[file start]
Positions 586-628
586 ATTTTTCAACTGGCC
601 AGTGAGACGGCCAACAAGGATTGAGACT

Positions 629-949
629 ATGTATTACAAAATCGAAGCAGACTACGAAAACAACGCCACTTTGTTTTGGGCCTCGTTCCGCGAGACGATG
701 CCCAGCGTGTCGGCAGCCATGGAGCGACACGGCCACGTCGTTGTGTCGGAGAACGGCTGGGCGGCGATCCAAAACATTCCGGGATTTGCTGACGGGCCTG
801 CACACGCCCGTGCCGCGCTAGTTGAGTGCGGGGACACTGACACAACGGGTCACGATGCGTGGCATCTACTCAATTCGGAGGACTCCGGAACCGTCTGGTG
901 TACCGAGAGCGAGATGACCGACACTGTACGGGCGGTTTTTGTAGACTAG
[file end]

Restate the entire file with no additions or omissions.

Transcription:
Positions 586-628
586 ATTTTTCAACTGGCC
601 AGTGAGACGGCCAACAAGGATTGAGACT

Positions 629-949
629 ATGTATTACAAAATCGAAGCAGACTACGAAAACAACGCCACTTTGTTTTGGGCCTCGTTCCGCGAGACGATG
701 CCCAGCGTGTCGGCAGCCATGGAGCGACACGGCCACGTCGTTGTGTCGGAGAACGGCTGGGCGGCGATCCAAAACATTCCGGGATTTGCTGACGGGCCTG
801 CACACGCCCGTGCCGCGCTAGTTGAGTGCGGGGACACTGACACAACGGGTCACGATGCGTGGCATCTACTCAATTCGGAGGACTCCGGAACCGTCTGGTG
901 TACCGAGAGCGAGATGACCGACACTGTACGGGCGGTTTTTGTAGACTAG